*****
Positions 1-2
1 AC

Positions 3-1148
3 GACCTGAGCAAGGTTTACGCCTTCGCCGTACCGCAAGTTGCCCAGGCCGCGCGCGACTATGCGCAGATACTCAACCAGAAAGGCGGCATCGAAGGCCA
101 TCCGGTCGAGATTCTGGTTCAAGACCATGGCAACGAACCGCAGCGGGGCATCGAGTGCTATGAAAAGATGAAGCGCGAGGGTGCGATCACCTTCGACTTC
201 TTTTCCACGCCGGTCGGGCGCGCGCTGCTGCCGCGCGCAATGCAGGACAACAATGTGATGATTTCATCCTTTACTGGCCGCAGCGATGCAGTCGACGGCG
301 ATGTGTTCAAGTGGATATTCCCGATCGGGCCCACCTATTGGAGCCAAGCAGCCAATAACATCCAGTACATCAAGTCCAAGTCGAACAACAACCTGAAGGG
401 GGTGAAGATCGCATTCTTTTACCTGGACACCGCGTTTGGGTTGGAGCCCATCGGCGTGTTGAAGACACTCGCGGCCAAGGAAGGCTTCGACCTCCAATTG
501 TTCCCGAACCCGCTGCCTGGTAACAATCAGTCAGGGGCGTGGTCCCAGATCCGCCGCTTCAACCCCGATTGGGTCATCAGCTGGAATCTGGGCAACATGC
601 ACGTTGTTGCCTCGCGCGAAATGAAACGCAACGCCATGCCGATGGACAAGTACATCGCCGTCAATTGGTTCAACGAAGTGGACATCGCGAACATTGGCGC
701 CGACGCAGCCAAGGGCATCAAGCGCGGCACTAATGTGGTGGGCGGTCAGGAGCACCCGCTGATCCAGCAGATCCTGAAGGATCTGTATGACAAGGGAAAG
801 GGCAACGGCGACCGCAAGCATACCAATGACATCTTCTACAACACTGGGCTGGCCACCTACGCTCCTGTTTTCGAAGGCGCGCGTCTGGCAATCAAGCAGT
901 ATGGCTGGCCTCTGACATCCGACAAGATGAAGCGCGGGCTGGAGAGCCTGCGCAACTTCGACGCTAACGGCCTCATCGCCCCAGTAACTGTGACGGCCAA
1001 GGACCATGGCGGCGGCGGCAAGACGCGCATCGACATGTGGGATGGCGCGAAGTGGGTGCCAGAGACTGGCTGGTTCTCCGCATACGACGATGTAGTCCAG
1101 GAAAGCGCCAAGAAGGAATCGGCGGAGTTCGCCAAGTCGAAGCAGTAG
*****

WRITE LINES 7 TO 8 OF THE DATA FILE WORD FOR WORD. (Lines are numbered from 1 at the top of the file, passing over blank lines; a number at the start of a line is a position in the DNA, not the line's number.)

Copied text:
301 ATGTGTTCAAGTGGATATTCCCGATCGGGCCCACCTATTGGAGCCAAGCAGCCAATAACATCCAGTACATCAAGTCCAAGTCGAACAACAACCTGAAGGG
401 GGTGAAGATCGCATTCTTTTACCTGGACACCGCGTTTGGGTTGGAGCCCATCGGCGTGTTGAAGACACTCGCGGCCAAGGAAGGCTTCGACCTCCAATTG